Keywords: content diversity,platform,ICT ecosystem,sustainability
    Date: 2014
    URL: http://d.repec.org/n?u=RePEc:zbw:itsb14:106831&r=cmp
  9. By: Steffen Ahrens; Nooshin Nejati; Philipp L. Pfeiffer
    Abstract: This paper studies the role of labor market institutions in business cycle fluctuations. We develop a DSGE model with search and matching frictions and incorporate a US unemployment insurance experience rating system. Layoff taxes based on experience rating finance the cost of unemployment benefits and create considerable employment adjustment costs. Our framework helps realign the search and matching model with the empirical properties of its most salient variables. The model reproduces the negative correlation between vacancies and unemployment, i.e., the Beveridge curve. Simulations show that the model generates more cyclical volatility in its key variable - the ratio of job vacancies to unemployment (labor market tightness). Moreover, layoff taxes reduce the excess sensitivity of job destruction found in Krause and Lubik (2007) and strengthen the negative correlation of job creation and job destruction. Thus, the model matches key labor market data while incorporating an important feature of the US labor market
    Keywords: search and matching, experience rating, unemployment insurance, Beveridge curve
    JEL: E24 J64 J65
    Date: 2015–01
    URL: http://d.repec.org/n?u=RePEc:kie:kieliw:1988&r=cmp
  10. By: Edoardo Gaffeo; Lucio gobbi
    Abstract: he bilateral netting of mutual obligations is an institutional arrange- ment usually employed in payment systems to reduce settlement risks. In this paper we explore its advantages and pitfalls when applied to an inter- bank lending market, in which banks extend credit to ñand borrow from ñother banks to adjust their short-term liquidity needs. By recurring to computer simulations, we show that bilateral netting considerably reduce the potential for default cascades over an interbank network whenever the source of contagion is a negative shock to the assets of a randomly chosen bank. When the shock hits the liability side of the balance sheet ñas a run on deposits ñthe role of a bilateral netting agreement in mitigating the risk of a systemic liquidity crisis depends critically on the topological characteristics of the interbank network, however.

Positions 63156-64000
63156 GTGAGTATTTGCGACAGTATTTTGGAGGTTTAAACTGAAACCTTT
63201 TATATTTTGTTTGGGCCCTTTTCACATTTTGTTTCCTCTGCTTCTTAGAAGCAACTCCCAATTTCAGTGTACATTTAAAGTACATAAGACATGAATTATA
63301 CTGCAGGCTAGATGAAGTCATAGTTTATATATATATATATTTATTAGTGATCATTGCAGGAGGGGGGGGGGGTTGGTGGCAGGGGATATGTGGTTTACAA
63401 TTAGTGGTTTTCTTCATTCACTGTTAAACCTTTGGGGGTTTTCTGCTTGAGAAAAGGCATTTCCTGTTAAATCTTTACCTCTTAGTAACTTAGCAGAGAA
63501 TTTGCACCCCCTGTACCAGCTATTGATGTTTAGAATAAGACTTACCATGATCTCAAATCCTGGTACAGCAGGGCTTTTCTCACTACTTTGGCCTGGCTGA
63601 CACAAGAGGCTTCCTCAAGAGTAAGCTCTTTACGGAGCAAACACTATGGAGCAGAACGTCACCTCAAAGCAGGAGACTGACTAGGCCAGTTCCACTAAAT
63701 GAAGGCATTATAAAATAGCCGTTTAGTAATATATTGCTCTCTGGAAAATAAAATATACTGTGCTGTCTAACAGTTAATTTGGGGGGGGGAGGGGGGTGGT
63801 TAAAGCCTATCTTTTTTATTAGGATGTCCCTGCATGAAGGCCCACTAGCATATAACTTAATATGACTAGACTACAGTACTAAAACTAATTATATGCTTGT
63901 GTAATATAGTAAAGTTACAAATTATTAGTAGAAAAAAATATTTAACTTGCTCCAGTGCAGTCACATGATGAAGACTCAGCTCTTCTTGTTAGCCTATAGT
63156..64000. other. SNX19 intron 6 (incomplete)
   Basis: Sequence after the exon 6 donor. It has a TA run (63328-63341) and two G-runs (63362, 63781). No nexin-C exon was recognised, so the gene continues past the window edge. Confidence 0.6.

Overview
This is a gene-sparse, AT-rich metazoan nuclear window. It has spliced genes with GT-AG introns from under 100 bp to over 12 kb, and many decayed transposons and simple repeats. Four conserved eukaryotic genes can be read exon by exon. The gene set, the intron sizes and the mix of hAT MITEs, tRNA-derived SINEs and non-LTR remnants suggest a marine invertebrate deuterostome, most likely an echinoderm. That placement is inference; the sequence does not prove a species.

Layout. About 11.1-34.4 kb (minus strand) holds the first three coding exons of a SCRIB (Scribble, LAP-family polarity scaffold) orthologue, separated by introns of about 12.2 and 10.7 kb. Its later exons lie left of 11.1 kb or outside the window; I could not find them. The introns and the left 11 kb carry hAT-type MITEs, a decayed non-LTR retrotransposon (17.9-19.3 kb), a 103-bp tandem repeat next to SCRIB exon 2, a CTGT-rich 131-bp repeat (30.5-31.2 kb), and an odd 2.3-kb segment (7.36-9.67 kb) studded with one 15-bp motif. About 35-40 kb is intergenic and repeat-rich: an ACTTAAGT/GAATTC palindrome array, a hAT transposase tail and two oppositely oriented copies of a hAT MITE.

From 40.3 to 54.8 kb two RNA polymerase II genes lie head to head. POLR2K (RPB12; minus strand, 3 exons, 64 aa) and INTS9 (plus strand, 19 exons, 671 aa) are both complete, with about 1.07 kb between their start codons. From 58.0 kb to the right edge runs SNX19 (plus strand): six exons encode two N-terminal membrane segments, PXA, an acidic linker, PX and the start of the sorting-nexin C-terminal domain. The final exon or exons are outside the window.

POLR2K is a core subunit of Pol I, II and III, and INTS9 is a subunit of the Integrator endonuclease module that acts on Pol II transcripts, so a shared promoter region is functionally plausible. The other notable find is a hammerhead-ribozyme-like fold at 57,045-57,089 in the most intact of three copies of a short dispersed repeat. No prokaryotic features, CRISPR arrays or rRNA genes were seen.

Keywords: Bilateral netting, financial networks, contagion
    Date: 2015
    URL: http://d.repec.org/n?u=RePEc:trn:utwpem:2015/02&r=cmp
  11. By: Razzak, Weshah; Laabas, Belkacem
    Abstract: We use the work-leisure choice model to compute equilibrium weekly hours worked for a number of Arab countries, where actual statistics are unavailable. We show that the labor supply curve is elastic in all Arab countries, and provide a new measure of labor productivity. This finding confirms previous research that workers respond to incentives, which has serious implications for tax and social security policies. We also provide some policy simulations pertinent to the effects of taxation on welfare and poverty.
    Keywords: -worked, natural resource endowment, poverty, welfare
    JEL: E01 E62 J22
    Date: 2011–06–19
    URL: http://d.repec.org/n?u=RePEc:pra:mprapa:62102&r=cmp